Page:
Imagine mSpace: Don't just feel lucky; feel better

mSpace is an interface service that includes an interaction model and software framework to help people access and explore information.

mSpace helps people build knowledge from exploring those relationships. mSpace does this by offering several powerful tools for organizing an information space to suit a person's interest: slicing, sorting, swapping, infoViews and preview cues.

An mSpace presents several associated categories from an information space, and then lets users manipulate how many of these categories are presented and how they're arranged. In this way, people can organize the information to suit their interests, while concurrently having available to them multiple other complementary paths through that information. How mSpace does this is described below, but first an example. "I may not know much about Classical Music, but I Know what I like when I hear it."

What if you want to find something from an domain where you have a general interest but not specific knowledge? How would you find classical music you might enjoy if you don't know what Beethoven or Berlioz sounds like? What a Sonata is? The difference between Baroque or Romantic? What do you type into Google?

If you type in "Classical Music" you will find a list of classical music information pages. So you can find text-based descriptions of classical music, long lists of classical music terms, and in some places, even recommendations of what to try. But this means hacking and hoping through a forest of clicks.

iTunes Music Store might help: its browse area lets you use its famous iTunes software to browse the classical music available in the store. Scroll through a list of all the artists, and quickly see all the albums by that artist. Move from one list to the next without clicking into new windows. And best of all, hear the actual music by selecting tracks from an album listing.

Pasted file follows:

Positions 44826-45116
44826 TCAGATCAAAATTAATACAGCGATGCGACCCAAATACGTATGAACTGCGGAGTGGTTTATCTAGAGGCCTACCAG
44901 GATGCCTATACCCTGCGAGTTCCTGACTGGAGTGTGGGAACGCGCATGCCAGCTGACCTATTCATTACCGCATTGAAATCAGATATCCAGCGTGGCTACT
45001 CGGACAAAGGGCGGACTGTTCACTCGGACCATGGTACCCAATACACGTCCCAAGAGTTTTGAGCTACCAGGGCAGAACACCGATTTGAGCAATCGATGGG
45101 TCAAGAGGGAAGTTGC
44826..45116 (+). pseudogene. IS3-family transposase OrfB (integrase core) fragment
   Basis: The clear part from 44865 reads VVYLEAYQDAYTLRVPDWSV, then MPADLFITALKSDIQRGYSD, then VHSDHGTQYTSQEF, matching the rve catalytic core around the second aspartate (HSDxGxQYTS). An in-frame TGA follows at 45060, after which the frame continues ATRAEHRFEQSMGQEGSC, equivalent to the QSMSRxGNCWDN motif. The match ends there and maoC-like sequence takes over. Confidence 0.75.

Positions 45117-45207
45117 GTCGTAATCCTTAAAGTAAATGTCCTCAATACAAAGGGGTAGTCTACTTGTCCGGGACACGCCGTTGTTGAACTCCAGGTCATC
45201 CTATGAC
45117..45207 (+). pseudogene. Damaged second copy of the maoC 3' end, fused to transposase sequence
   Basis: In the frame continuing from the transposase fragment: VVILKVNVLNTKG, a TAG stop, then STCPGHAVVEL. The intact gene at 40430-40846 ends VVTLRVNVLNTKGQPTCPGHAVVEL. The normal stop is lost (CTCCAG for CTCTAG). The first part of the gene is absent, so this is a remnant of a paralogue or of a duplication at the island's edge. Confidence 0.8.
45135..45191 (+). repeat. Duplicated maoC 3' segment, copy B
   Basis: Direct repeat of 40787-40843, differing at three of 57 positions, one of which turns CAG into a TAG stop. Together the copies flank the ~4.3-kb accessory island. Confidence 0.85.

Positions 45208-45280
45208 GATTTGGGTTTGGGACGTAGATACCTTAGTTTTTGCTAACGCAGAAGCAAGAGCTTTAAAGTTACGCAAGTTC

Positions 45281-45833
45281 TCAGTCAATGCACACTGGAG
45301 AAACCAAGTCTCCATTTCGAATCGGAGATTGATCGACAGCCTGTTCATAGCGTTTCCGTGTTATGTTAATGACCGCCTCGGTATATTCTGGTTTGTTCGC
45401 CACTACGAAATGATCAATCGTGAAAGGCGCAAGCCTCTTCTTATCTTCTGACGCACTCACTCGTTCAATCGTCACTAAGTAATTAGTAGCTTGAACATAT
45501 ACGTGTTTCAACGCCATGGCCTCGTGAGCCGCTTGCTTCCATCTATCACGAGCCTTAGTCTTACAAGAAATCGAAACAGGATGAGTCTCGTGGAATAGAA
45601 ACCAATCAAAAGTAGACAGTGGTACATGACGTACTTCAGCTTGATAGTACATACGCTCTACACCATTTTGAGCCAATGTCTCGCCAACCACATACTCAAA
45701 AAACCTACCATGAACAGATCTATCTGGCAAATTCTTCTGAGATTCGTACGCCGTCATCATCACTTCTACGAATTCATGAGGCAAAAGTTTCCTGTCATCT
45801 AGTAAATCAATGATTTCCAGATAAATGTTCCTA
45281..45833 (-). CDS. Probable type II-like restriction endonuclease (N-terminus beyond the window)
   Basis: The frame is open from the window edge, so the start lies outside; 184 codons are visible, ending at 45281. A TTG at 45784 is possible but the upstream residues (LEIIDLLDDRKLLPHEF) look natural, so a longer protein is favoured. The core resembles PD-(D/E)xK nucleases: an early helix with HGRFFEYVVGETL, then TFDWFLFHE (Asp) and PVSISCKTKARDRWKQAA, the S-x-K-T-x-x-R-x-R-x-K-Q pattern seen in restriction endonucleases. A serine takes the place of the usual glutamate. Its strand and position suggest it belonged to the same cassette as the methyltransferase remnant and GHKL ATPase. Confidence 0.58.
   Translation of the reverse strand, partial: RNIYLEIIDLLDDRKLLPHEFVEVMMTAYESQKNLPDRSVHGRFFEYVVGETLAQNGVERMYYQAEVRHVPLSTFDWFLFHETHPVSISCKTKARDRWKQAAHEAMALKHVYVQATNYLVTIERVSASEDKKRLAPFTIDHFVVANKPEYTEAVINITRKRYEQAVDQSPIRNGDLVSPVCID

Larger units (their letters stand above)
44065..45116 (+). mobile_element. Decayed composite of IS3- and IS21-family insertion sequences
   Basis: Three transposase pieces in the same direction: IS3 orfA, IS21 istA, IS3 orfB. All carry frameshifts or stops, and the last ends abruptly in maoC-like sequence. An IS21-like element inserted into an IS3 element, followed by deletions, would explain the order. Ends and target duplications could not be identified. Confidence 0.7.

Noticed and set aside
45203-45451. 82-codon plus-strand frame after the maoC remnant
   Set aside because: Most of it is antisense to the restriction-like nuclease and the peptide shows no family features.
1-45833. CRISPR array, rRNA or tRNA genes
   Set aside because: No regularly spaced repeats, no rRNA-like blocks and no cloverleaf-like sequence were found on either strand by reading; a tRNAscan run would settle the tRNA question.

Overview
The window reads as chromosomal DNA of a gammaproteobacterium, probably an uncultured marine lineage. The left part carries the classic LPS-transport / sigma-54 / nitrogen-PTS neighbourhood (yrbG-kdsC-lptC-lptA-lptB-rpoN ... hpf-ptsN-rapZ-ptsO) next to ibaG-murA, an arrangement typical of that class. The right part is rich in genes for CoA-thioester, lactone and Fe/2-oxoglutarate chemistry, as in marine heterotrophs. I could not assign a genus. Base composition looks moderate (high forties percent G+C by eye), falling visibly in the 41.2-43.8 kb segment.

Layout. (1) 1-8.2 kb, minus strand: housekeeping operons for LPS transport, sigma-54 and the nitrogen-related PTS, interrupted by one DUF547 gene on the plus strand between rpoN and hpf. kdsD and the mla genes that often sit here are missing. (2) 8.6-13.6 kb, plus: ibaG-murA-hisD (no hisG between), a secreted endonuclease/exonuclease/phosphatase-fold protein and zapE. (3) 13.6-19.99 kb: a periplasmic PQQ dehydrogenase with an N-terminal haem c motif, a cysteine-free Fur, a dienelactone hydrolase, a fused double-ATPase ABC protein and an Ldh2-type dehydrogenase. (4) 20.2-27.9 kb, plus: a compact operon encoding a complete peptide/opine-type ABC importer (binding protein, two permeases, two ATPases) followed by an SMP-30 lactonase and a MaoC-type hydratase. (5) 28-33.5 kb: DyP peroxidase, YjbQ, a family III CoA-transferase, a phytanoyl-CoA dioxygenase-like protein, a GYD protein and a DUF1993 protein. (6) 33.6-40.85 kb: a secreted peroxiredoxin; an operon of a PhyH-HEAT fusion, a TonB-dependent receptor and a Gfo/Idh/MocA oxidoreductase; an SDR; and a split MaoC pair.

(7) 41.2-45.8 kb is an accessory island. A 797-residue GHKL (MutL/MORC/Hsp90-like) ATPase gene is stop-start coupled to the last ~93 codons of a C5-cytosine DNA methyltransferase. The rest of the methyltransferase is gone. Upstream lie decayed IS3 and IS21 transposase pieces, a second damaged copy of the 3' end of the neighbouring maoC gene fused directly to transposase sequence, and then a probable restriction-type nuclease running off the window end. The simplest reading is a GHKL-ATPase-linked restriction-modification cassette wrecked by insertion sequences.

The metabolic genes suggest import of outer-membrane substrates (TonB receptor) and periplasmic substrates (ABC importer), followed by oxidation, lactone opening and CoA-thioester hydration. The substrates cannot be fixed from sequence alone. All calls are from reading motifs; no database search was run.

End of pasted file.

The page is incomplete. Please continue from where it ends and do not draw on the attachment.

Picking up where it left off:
But even here, you have to know what you want, and in this case, you have to know what Artist you'd like to hear, and find composers from there; there's no list of composers. You can't organize the browser by instrument (Piano or Violin or Cello) or genre (Symphony, Sonata, Concerto) or period (Romantic, Contemporary, Early) either. Nor do you have any information about what any of those terms mean. What if you could combine the ease of iTunes with the information of a Google search -- and make that better?

The mSpace software framework lets you wrap iTunes-like browsers around any kind of information domain and associate any kind of media with that information and explore it just about any way you'd like.

Take Classical Music. We did.

We had: a listing of classical music pieces, classical music audio files, classical music information sites (out on the net) and a set of classical music categories. We applied the mSpace framework to these resources in order to associate them with each other. The mSpace interface lets us then explore and manipulate the information in the space.

InfoViews. Lots of information. One window. The picture above gives a view of an mSpace Classical Music Broswer. It shows three categories (Era, Composer and Piece). Sort of like iTunes. But in this case, when you click on an element in a category (like Elgar under Composer), you'll see information about Elgar. Like iTunes, you'll also see other composers in the currently selected era (Modern, in this case). If you click on one of the Periods, you'll see information about that period. The idea here is that people get a lot of associated information in one window. No clicking through openning and closing a menagerie of links and windows, trying to remember what goes with what. Each element in the mSpace browser is connected to information about that element. And it's connected with more than one kind of information, as Preview Cues shows next.